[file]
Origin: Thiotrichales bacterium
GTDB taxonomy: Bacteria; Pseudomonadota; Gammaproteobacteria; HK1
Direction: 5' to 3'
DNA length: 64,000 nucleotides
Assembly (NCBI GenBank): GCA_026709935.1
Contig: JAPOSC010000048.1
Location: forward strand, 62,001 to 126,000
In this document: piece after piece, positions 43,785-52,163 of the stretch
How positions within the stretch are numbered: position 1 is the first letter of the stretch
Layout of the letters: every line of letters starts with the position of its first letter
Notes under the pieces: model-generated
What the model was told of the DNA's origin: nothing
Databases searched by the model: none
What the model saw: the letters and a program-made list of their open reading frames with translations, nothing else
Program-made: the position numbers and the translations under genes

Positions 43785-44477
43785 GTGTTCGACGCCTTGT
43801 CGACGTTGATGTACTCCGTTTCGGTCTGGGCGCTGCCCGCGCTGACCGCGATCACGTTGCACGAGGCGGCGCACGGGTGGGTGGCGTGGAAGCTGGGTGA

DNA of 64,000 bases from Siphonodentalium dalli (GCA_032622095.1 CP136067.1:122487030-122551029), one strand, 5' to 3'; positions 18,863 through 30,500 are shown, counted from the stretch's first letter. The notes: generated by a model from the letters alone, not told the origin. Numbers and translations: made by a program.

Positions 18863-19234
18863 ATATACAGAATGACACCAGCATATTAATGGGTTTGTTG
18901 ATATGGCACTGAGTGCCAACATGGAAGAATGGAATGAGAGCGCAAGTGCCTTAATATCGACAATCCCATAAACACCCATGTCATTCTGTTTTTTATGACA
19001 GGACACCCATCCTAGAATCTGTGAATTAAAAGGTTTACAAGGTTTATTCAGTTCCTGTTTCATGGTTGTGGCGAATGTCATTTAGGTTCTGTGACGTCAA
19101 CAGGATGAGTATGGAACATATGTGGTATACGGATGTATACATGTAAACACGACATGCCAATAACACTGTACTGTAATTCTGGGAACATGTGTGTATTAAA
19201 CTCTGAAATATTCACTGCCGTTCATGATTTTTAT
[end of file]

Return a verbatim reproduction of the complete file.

Origin: Thiotrichales bacterium
GTDB taxonomy: Bacteria; Pseudomonadota; Gammaproteobacteria; HK1
Direction: 5' to 3'
DNA length: 64,000 nucleotides
Assembly (NCBI GenBank): GCA_026709935.1
Contig: JAPOSC010000048.1
Location: forward strand, 62,001 to 126,000
In this document: piece after piece, positions 43,785-52,163 of the stretch
How positions within the stretch are numbered: position 1 is the first letter of the stretch
Layout of the letters: every line of letters starts with the position of its first letter
Notes under the pieces: model-generated
What the model was told of the DNA's origin: nothing
Databases searched by the model: none
What the model saw: the letters and a program-made list of their open reading frames with translations, nothing else
Program-made: the position numbers and the translations under genes

Positions 43785-44477
43785 GTGTTCGACGCCTTGT
43801 CGACGTTGATGTACTCCGTTTCGGTCTGGGCGCTGCCCGCGCTGACCGCGATCACGTTGCACGAGGCGGCGCACGGGTGGGTGGCGTGGAAGCTGGGTGA

DNA of 64,000 bases from Siphonodentalium dalli (GCA_032622095.1 CP136067.1:122487030-122551029), one strand, 5' to 3'; positions 18,863 through 30,500 are shown, counted from the stretch's first letter. The notes: generated by a model from the letters alone, not told the origin. Numbers and translations: made by a program.

Positions 18863-19234
18863 ATATACAGAATGACACCAGCATATTAATGGGTTTGTTG
18901 ATATGGCACTGAGTGCCAACATGGAAGAATGGAATGAGAGCGCAAGTGCCTTAATATCGACAATCCCATAAACACCCATGTCATTCTGTTTTTTATGACA
19001 GGACACCCATCCTAGAATCTGTGAATTAAAAGGTTTACAAGGTTTATTCAGTTCCTGTTTCATGGTTGTGGCGAATGTCATTTAGGTTCTGTGACGTCAA
19101 CAGGATGAGTATGGAACATATGTGGTATACGGATGTATACATGTAAACACGACATGCCAATAACACTGTACTGTAATTCTGGGAACATGTGTGTATTAAA
19201 CTCTGAAATATTCACTGCCGTTCATGATTTTTAT